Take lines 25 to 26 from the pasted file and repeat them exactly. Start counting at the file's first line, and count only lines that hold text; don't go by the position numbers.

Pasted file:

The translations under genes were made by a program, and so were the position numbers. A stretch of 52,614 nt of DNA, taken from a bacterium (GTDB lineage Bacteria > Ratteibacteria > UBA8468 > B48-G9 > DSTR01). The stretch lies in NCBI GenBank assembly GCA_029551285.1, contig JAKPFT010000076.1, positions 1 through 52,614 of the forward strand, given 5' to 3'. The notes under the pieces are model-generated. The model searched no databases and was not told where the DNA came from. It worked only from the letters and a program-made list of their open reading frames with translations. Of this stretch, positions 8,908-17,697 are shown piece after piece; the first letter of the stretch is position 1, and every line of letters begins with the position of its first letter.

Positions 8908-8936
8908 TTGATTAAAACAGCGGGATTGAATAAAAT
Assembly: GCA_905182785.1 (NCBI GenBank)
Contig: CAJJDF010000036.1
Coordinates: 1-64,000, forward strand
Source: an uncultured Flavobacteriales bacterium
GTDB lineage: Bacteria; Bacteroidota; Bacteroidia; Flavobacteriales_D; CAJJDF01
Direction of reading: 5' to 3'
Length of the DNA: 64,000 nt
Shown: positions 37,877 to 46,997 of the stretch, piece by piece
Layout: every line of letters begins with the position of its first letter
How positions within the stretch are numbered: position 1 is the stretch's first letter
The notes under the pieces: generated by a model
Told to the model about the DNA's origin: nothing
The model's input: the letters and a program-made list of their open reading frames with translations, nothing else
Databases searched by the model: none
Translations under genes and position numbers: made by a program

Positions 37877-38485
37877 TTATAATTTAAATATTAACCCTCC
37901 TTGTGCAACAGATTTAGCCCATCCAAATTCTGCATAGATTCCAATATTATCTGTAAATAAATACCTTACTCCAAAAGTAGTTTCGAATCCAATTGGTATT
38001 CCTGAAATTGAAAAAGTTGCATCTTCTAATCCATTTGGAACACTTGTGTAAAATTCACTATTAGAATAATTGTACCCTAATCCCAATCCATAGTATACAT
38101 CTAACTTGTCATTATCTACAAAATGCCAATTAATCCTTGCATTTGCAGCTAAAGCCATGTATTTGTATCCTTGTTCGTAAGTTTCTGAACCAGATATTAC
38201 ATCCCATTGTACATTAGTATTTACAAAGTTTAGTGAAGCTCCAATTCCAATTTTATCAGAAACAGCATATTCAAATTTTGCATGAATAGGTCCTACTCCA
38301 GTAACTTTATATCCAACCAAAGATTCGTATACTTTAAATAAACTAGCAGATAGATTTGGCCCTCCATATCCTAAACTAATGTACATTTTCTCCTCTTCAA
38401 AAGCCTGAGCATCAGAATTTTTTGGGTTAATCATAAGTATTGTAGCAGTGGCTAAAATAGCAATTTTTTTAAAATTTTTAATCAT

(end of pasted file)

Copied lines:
38301 GTAACTTTATATCCAACCAAAGATTCGTATACTTTAAATAAACTAGCAGATAGATTTGGCCCTCCATATCCTAAACTAATGTACATTTTCTCCTCTTCAA
38401 AAGCCTGAGCATCAGAATTTTTTGGGTTAATCATAAGTATTGTAGCAGTGGCTAAAATAGCAATTTTTTTAAAATTTTTAATCAT